Previously, we examined one of the tools used by visionary filmmakers such as Quentin Tarantino, Orson Wells, Park Chan-Wook and Martin Scorsese – the long take. Today, we will look at one of the most prominent tools in the hack filmmaker toolbox – the recycled cliche. A cliche is something that is trite or overused, and according to our definition of a hack filmmaker, one of the primary things that make a filmmaker a hack is the creation of dull, unimaginative, mediocre or banal work.
Why do hacks utilize cliches in filmmaking? They use cliches because hack filmmakers do not possess the storytelling ability to properly set up their scenes and hence, must resort to using shortcuts.
Example #1 – Talking to Tombstones in the Cemetery
Notorious hack director Michael Bay, the man as responsible as any for bringing low grade music video-making skills to the big screen, thanks to hack producers Jerry Bruckheimer and Don Simpson, opens the feature film that really put him on the map, THE ROCK, with the classic example of the cemetery cliche scene. In this scene we see the military man, played by Ed Harris, talk to dead wife’s tombstone. Why did Bay begin his film with this scene? Obviously, he wanted a quick way to establish why the villain of his film, a man who appears to be a proud and dedicated military man, decided to threaten the city of San Francisco with annihilation WMD-style. A talented filmmaker would have set up the villain using a scene that utilizes imagery and/or dialogue to “show not tell”, as Christopher Nolan did in The Dark Knight or Quentin Tarantino did in the opening scene of Inglourious Basterds. However, Bay is generally in a hurry to get to his set pieces and as a result, is reduced to serving up melodrama and familiarity.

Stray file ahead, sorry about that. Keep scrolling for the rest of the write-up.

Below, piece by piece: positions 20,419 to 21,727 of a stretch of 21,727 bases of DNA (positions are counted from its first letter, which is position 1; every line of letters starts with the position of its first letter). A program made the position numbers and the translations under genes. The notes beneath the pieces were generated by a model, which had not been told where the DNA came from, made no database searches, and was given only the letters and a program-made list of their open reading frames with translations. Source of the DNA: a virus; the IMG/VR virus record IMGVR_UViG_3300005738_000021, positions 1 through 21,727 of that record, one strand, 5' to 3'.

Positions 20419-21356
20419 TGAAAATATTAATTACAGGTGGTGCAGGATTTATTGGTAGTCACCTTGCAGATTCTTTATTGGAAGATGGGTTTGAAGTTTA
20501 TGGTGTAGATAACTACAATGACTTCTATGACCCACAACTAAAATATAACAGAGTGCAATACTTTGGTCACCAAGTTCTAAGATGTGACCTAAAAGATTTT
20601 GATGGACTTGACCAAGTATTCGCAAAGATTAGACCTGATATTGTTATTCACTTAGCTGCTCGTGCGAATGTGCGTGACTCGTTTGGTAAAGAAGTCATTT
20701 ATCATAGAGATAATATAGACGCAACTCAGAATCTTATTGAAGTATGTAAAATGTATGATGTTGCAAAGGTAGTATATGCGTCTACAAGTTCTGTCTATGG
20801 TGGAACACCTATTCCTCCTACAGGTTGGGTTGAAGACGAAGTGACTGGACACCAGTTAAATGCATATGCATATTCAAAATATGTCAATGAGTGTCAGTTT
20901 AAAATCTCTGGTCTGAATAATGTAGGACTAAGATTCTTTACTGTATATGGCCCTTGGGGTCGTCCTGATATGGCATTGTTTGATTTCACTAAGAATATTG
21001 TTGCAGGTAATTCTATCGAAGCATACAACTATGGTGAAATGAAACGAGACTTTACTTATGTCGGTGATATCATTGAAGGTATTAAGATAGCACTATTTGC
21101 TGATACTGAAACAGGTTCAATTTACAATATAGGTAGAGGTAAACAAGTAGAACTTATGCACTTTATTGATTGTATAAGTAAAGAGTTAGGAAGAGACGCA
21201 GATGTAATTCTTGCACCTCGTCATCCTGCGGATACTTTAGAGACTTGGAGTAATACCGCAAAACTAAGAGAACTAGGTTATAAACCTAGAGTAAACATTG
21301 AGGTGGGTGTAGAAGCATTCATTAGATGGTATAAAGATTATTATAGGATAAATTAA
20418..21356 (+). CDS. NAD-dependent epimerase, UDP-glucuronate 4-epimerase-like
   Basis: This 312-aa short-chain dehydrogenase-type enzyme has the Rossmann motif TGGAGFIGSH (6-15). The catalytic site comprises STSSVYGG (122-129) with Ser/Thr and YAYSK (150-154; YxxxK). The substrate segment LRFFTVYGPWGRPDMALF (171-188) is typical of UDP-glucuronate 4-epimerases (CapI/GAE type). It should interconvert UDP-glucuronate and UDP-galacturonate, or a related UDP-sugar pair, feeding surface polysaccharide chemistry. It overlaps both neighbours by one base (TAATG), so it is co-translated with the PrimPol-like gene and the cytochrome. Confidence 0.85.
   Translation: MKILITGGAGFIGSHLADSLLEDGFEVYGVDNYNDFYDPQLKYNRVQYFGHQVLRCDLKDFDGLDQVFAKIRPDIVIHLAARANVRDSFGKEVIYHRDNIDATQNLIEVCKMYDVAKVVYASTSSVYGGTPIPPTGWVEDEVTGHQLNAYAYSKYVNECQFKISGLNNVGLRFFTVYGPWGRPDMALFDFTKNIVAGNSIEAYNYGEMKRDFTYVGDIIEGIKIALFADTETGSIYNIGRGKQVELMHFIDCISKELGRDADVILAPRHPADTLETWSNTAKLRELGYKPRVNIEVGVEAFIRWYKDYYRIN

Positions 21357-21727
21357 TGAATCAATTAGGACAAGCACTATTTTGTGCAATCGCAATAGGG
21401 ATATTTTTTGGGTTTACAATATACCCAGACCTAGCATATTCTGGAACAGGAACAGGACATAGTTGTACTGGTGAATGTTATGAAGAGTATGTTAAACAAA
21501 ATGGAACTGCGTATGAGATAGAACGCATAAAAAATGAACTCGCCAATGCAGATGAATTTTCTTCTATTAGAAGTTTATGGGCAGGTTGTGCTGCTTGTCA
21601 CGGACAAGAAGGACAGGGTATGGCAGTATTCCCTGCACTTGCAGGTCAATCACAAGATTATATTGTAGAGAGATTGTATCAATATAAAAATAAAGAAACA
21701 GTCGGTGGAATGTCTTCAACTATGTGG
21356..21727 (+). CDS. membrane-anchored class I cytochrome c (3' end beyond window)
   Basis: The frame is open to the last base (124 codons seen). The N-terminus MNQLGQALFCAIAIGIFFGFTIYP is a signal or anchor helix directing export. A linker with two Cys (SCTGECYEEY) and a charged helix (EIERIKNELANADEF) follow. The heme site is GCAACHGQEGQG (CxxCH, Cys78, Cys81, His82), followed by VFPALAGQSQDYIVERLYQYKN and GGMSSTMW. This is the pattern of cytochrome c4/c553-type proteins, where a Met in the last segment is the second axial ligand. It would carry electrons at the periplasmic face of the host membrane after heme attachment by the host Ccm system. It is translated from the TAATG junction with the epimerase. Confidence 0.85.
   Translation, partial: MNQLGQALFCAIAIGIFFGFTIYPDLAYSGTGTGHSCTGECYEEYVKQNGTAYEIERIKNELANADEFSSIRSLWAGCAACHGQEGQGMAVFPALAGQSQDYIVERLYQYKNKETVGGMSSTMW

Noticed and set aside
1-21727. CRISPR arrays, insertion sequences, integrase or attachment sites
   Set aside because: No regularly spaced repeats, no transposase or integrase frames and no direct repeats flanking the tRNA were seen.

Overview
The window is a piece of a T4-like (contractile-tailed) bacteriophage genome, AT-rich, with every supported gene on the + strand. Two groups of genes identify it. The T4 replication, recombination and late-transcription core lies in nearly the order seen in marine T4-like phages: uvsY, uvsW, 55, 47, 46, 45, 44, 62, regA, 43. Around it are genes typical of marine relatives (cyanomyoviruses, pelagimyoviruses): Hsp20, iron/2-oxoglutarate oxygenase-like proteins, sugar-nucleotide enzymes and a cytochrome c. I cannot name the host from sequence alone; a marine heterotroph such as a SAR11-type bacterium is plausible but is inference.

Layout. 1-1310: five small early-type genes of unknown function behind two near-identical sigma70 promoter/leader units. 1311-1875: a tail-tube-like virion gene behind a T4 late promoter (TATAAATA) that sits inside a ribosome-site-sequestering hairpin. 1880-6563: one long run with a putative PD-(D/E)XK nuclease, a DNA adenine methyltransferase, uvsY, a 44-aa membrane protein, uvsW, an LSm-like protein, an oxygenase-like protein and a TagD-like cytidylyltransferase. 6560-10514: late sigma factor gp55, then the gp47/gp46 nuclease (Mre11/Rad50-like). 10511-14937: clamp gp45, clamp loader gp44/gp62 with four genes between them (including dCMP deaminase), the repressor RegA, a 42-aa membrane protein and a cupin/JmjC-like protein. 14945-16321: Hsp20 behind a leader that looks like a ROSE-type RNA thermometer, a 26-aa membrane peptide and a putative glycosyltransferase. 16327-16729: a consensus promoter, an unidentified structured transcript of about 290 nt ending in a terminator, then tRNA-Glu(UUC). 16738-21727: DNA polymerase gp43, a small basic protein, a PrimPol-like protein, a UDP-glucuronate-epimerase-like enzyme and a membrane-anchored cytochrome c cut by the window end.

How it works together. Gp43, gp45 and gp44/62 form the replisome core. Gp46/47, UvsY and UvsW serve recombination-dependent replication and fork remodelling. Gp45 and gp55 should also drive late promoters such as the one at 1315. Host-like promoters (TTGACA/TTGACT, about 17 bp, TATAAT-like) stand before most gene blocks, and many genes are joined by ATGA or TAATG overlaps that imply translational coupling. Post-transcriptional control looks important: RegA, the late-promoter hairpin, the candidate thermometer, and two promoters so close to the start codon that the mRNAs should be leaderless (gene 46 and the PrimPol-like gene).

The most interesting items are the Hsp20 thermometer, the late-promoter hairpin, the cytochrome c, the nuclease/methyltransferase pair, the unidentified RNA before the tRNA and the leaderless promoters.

Example #2 – The Ticking Bomb Timer
Another example of a tired, old movie cliche is the ticking bomb timer used as a plot device to ratchet up tension. Like in the previous example, this cliche provides the filmmaker with a lazy way out. Instead of using superior pacing and scene sequencing to maintain tension and suspense, the filmmaker simply edits in repeated closeups of something that looks like a LED timer to add “urgency” to his film. In television, the series 24 rode this concept to massive commercial success, but in the world of feature films, we also have numerous examples to choose from. Here, I have selected John Woo’s 1996 film BROKEN ARROW, because the idea of putting a kitchen timer on a nuclear bomb is so embarrassingly ridiculous for a once-great filmmaker. Ain’t it cool? Not really.